You’ve never written a case study before, right? You wish there was some nice, easy way to get a handle on this. So, wouldn’t it be very nice if someone –guess who! – put together fifteen of the best articles on case study writing? Well, you’re in luck, we have!
Case studies and white papers are very effective tool to promote the benefit of a product or services. Case studies are the first most popular device used to promote the business.
As mentioned earlier, a case study is a soft-sell sales document. Its role is to highlight your abilities without resorting to market-speak and sales clichés.
Case Studies are one of the most effective tools you can use to promote your products and services, especially if you are on a limited marketing budget.
In general, case studies are made up of four sections: 1. Situation, 2. Problem, 3. Solution, and 4. Evaluation.
There are several reasons you should publish a case study, for example to generate market awareness, raise your profile, or demonstrate thought leadership. Here’s how to do it.
In the opening section of your case study, Situation, you describe the rationale for the case study, your background, current market position, areas of expertise, and what makes your company different from the competition.
Most case studies are between two-or-three pages and in the range of 500-900 words, although some tend to run longer. Try to aim for three pages, and include one large graphic per page.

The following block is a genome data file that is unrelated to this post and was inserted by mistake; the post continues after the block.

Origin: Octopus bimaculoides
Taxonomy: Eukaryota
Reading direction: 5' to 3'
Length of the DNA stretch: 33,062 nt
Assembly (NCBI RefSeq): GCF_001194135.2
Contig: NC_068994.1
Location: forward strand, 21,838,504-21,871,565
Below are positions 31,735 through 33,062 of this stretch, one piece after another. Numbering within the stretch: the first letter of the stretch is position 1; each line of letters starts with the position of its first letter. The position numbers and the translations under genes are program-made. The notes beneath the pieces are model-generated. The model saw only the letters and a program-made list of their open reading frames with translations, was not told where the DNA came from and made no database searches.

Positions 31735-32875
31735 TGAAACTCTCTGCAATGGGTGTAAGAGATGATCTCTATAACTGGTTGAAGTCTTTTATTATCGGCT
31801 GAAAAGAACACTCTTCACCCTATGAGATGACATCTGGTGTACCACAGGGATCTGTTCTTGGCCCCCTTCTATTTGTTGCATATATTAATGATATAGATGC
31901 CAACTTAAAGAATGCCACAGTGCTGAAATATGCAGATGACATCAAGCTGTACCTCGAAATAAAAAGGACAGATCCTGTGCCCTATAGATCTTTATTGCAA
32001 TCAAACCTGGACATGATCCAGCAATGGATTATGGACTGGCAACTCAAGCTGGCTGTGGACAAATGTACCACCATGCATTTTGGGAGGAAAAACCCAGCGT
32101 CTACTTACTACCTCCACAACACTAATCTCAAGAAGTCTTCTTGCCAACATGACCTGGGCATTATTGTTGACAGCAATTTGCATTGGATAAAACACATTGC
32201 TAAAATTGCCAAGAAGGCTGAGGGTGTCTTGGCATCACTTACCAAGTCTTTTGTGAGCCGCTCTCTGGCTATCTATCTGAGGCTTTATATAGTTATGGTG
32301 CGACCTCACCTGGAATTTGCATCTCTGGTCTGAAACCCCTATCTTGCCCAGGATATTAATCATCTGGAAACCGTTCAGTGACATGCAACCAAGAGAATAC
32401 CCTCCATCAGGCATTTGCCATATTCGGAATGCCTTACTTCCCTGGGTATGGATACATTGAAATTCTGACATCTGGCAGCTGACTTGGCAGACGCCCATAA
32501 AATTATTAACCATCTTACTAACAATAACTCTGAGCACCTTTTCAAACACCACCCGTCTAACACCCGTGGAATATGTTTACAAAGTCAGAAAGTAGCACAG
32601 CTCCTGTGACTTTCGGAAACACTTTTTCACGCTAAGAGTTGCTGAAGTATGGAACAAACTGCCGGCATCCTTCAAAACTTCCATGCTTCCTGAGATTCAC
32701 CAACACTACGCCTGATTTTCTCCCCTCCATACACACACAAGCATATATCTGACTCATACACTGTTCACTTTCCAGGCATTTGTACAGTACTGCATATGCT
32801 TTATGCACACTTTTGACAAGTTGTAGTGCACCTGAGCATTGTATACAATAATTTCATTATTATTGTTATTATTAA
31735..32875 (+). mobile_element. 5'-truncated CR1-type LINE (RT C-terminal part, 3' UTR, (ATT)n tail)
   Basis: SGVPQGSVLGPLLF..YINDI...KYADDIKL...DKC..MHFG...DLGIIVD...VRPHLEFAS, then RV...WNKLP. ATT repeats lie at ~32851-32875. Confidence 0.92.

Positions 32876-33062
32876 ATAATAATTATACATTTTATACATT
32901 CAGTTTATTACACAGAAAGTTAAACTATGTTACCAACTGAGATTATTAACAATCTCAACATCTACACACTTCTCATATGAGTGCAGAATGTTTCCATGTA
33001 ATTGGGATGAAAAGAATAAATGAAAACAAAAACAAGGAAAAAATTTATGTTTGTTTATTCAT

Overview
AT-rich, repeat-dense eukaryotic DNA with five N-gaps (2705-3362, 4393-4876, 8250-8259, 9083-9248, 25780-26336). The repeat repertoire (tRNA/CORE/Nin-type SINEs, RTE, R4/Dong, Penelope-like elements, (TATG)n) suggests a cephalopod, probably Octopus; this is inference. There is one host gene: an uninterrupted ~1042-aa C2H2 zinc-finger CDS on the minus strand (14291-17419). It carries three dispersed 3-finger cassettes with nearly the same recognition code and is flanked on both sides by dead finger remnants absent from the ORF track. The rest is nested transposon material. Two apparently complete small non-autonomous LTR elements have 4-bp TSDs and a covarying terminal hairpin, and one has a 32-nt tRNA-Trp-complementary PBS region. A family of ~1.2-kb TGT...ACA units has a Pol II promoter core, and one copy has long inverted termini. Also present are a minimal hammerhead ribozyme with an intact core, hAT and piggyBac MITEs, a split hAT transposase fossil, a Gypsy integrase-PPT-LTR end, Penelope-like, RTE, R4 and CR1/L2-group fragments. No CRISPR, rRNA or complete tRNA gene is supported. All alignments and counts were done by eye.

A case study should start with a powerful headline highlighting the major result or benefit of the project.
These medical case studies are 500 to 800 words and describe how the device improves the diagnosis or treatment of patients.
A case study can be described as the study of an object, person or situation in its natural habitat in an uncontrolled and observational manner.
Case studies are a very effective promotional tool, especially when your products and services are intangible, expensive, technical or provide benefits that are not instantaneously derived upon purchase.
Case studies are much more effective because they offer quantifiable success stories told from the perspective of current satisfied customers.
Trade show case studies can only benefit your company. Learning from past companies’ efforts and strategies adds to your own experience, almost as if you lived through their successes and failures with them.
I remember the first time a client offered me a case study writing assignment. “What the heck is a case study?” “How long is it?” “What is the format?” “How much do I charge?”
There is another method of gathering information which is relevant and must be described. It is called case studies and it is the most adjustable of all research designs.
An effective case study highlights how a specific situation was originally identified, what solution was selected for the problem.
A great way to increase the credibility of your marketing is to let your satisfied customers sell your service or product for you. Case studies are a wonderful way to do this.
The problem section of your case study has to have a ‘punch’. It has to signify something to the reader, something that can relate to, something that makes them take action.